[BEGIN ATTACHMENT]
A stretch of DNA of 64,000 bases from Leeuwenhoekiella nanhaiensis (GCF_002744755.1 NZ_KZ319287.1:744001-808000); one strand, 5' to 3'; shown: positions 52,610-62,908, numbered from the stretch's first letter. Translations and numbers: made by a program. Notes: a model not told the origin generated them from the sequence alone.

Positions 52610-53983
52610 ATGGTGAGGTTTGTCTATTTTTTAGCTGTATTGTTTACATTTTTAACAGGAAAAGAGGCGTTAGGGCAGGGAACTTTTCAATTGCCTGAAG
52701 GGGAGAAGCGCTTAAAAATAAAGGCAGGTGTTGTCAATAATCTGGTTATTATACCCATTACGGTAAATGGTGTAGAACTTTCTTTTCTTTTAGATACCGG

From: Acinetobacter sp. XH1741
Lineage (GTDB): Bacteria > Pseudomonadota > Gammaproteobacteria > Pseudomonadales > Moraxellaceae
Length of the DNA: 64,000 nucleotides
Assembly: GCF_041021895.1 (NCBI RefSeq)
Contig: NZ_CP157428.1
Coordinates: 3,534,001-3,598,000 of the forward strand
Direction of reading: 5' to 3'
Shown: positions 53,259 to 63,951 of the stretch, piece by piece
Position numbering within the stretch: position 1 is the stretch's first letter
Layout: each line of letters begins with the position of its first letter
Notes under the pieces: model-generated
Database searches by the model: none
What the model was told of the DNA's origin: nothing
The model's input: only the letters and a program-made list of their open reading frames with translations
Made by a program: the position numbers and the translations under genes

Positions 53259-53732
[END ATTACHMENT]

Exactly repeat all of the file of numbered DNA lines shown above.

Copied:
A stretch of DNA of 64,000 bases from Leeuwenhoekiella nanhaiensis (GCF_002744755.1 NZ_KZ319287.1:744001-808000); one strand, 5' to 3'; shown: positions 52,610-62,908, numbered from the stretch's first letter. Translations and numbers: made by a program. Notes: a model not told the origin generated them from the sequence alone.

Positions 52610-53983
52610 ATGGTGAGGTTTGTCTATTTTTTAGCTGTATTGTTTACATTTTTAACAGGAAAAGAGGCGTTAGGGCAGGGAACTTTTCAATTGCCTGAAG
52701 GGGAGAAGCGCTTAAAAATAAAGGCAGGTGTTGTCAATAATCTGGTTATTATACCCATTACGGTAAATGGTGTAGAACTTTCTTTTCTTTTAGATACCGG

From: Acinetobacter sp. XH1741
Lineage (GTDB): Bacteria > Pseudomonadota > Gammaproteobacteria > Pseudomonadales > Moraxellaceae
Length of the DNA: 64,000 nucleotides
Assembly: GCF_041021895.1 (NCBI RefSeq)
Contig: NZ_CP157428.1
Coordinates: 3,534,001-3,598,000 of the forward strand
Direction of reading: 5' to 3'
Shown: positions 53,259 to 63,951 of the stretch, piece by piece
Position numbering within the stretch: position 1 is the stretch's first letter
Layout: each line of letters begins with the position of its first letter
Notes under the pieces: model-generated
Database searches by the model: none
What the model was told of the DNA's origin: nothing
The model's input: only the letters and a program-made list of their open reading frames with translations
Made by a program: the position numbers and the translations under genes

Positions 53259-53732